The International Monetary Fund said Tuesday it raised its 2021 growth forecast for the Philippines to 6.9 percent from the 6.6-percent estimate it made in January, taking into account the expected recovery of the global economy.
It raised the growth forecast in its April 2021 World Economic Outlook report despite the imposition of tighter lockdown measures in Metro Manila and surrounding provinces for two weeks. The country’s gross domestic product contracted 9.5 percent in 2020, the worst since the end of World War 2.
Its growth projection for the Philippines is also the highest among ASEAN-5 economies. It expects Indonesia to grow 4.3 percent; Thailand, 2.6 percent; Vietnam, 6.5 percent; and Malaysia, 6.5 percent.
The IMF also retained the 2022 growth forecast of 6.5 percent for the Philippines, the second fastest behind Vietnam’s 7.2 percent, but higher than Malaysia’s 6 percent, Indonesia’s 5.8 percent and Thailand’s 5.6 percent.
The ASEAN-5 economies are seen to grow by 4.9 percent this year, a turnaround from the 3.4-percent contraction in 2020. The group is also anticipated to grow by 6.1 percent in 2022.
IMF resident representative to the Philippines Yongzheng Yang said in an emailed message to Manila Standard that the Philippine economy ended 2020 with stronger-than-expected growth in the fourth quarter.
“This momentum signals a stronger recovery this year. The increased fiscal stimulus in the 2021 budget should also help boost economic activity. Taking into account the unused Bayanihan II funds to be disbursed this year and carry-over funds from the 2020 budget, government spending in 2021 is likely to be higher than anticipated in our January WEO forecasts,” Yang said.
“Nevertheless, the growth forecasts are subject to substantial uncertainty. In particular, recent hikes in virus infections pose a significant downside risk, as tightening quarantine measures could dampen economic activity,” Yang said.
Yang said it would be critical to bring the current spikes of virus infections under control, including by strengthening containment measures and accelerating vaccinations.
The WEO report also provided an improved outlook globally. After an estimated contraction of 3.3 percent in 2020, the global economy is projected to grow 6 percent in 2021, before moderating to 4.4 percent in 2022.
The contraction for 2020 is 1.1-percentage-points smaller than projected in the October 2020 World Economic Outlook, reflecting the higher-than-expected growth outturns in the second half of the year for most regions after lockdowns were eased and as economies adapted to new ways of working.
The projections for 2021 and 2022 are 0.8 percentage point and 0.2 percentage point stronger than in the October 2020 WEO, reflecting additional fiscal support in a few large economies and the anticipated vaccine-powered recovery in the second half of the year.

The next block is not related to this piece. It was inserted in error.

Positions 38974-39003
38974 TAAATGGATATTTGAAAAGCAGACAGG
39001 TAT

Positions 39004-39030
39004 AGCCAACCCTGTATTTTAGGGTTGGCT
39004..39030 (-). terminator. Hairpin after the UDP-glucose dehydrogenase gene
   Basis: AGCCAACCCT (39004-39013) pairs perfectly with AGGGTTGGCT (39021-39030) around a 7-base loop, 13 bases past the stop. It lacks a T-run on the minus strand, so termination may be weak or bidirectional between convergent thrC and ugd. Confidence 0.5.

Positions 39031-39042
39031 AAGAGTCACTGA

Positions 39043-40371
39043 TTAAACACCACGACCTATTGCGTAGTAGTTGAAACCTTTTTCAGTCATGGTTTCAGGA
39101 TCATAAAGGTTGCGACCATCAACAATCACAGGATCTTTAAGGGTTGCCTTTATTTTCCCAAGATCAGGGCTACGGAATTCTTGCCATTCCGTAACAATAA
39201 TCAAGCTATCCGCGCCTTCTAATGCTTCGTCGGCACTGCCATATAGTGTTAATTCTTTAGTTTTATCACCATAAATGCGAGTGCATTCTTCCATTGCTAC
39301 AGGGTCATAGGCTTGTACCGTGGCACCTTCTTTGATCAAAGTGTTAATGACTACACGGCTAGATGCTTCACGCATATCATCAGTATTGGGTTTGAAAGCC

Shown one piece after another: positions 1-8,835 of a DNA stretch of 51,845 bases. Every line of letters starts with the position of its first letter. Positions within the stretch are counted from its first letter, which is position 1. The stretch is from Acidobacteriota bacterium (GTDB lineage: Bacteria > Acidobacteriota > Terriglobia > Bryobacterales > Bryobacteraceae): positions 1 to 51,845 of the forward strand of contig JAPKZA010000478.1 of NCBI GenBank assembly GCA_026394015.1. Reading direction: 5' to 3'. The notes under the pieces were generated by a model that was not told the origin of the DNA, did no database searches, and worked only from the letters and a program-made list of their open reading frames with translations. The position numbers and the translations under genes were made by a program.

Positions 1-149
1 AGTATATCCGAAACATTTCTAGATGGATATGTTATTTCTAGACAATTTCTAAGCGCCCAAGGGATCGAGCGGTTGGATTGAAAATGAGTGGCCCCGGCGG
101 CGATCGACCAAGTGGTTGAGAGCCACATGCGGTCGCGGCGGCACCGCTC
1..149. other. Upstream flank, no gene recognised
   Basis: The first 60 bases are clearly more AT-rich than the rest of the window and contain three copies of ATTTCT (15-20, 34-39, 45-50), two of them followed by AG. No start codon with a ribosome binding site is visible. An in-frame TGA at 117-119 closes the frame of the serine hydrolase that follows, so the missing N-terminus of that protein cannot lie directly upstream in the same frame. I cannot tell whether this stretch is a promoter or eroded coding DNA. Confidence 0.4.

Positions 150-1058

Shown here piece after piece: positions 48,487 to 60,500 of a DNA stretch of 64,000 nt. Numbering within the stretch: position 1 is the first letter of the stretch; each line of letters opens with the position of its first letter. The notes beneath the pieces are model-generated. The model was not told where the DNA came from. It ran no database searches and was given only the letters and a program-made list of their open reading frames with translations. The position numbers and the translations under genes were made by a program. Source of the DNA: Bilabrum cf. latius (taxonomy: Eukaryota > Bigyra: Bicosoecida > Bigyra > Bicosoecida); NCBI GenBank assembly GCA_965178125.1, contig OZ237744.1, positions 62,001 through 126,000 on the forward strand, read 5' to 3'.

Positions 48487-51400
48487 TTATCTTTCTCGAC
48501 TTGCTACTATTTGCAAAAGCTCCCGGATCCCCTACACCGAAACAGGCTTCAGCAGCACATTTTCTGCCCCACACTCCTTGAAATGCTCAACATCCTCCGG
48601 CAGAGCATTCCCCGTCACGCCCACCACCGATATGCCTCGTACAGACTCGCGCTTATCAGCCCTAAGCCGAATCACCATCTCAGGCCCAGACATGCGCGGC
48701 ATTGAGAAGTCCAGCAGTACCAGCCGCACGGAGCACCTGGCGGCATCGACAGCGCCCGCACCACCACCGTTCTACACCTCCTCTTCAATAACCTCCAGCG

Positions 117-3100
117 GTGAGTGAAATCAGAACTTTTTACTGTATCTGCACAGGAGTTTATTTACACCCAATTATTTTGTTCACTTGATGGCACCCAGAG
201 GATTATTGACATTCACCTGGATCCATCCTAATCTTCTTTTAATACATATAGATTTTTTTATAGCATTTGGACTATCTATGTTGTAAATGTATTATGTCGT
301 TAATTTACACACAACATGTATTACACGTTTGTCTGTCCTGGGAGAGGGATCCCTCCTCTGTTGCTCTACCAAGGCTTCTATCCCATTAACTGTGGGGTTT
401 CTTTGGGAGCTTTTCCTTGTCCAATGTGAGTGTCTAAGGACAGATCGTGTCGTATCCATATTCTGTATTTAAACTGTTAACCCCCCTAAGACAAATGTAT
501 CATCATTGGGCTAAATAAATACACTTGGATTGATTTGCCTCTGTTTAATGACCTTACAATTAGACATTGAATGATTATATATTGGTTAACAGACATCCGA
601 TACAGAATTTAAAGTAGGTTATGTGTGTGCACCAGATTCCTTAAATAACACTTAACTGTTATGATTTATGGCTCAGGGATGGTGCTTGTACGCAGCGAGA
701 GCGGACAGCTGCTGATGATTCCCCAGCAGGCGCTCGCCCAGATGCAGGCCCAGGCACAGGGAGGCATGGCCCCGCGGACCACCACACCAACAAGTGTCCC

Global growth is expected to moderate to 3.3 percent over the medium term—reflecting projected damage to supply potential and forces that predate the pandemic, including aging-related slower labor force growth in advanced economies and some emerging market economies, it said.
“Thanks to unprecedented policy response, the COVID-19 recession is likely to leave smaller scars than the 2008 global financial crisis. However, emerging market economies and low-income developing countries have been hit harder and are expected to suffer more significant medium-term losses,” the report said.
The World Bank last month warned that slow vaccinations in the Philippines because of people’s hesitancy on the vaccines and the government’s struggle to conduct large-scale inoculations could delay economic recovery and take away 1-percentage point from the potential gross domestic product growth this year.
Aaditya Mattoo, the bank’s chief economist in the Asia-Pacific Region, said in an online briefing that the Philippines might grow this year by 5.5 percent.
This latest projection was lower than the 5.9 percent estimate it made in December 2020. For 2022, Mattoo expects the Philippine economy to expand by more than 6 percent.
“The big problem in the Philippines is the hesitancy or people’s skepticism about the COVID vaccines. Also, [another problem] is the [government’s] capacity to implement a large-scale vaccination,” Mattoo said.
Mattoo said that compared to China and Vietnam that recovered faster to the levels seen before the pandemic struck, the Philippines might return to the pre-pandemic levels latter part of 2022 due to “deep scarring caused by the pandemic.”